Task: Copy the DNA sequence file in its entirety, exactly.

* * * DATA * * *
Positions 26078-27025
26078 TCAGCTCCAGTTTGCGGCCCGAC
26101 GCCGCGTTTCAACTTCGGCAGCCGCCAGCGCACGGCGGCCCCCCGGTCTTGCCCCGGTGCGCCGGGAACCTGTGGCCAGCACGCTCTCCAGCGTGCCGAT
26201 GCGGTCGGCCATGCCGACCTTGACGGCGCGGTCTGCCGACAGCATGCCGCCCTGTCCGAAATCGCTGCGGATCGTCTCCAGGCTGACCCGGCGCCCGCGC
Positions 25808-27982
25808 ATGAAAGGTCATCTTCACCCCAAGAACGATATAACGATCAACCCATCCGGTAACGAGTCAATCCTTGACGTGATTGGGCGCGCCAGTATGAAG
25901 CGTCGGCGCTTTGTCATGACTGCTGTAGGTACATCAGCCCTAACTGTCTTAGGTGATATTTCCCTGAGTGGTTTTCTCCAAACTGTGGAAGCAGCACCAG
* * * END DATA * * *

Positions 26078-27025
26078 TCAGCTCCAGTTTGCGGCCCGAC
26101 GCCGCGTTTCAACTTCGGCAGCCGCCAGCGCACGGCGGCCCCCCGGTCTTGCCCCGGTGCGCCGGGAACCTGTGGCCAGCACGCTCTCCAGCGTGCCGAT
26201 GCGGTCGGCCATGCCGACCTTGACGGCGCGGTCTGCCGACAGCATGCCGCCCTGTCCGAAATCGCTGCGGATCGTCTCCAGGCTGACCCGGCGCCCGCGC
Positions 25808-27982
25808 ATGAAAGGTCATCTTCACCCCAAGAACGATATAACGATCAACCCATCCGGTAACGAGTCAATCCTTGACGTGATTGGGCGCGCCAGTATGAAG
25901 CGTCGGCGCTTTGTCATGACTGCTGTAGGTACATCAGCCCTAACTGTCTTAGGTGATATTTCCCTGAGTGGTTTTCTCCAAACTGTGGAAGCAGCACCAG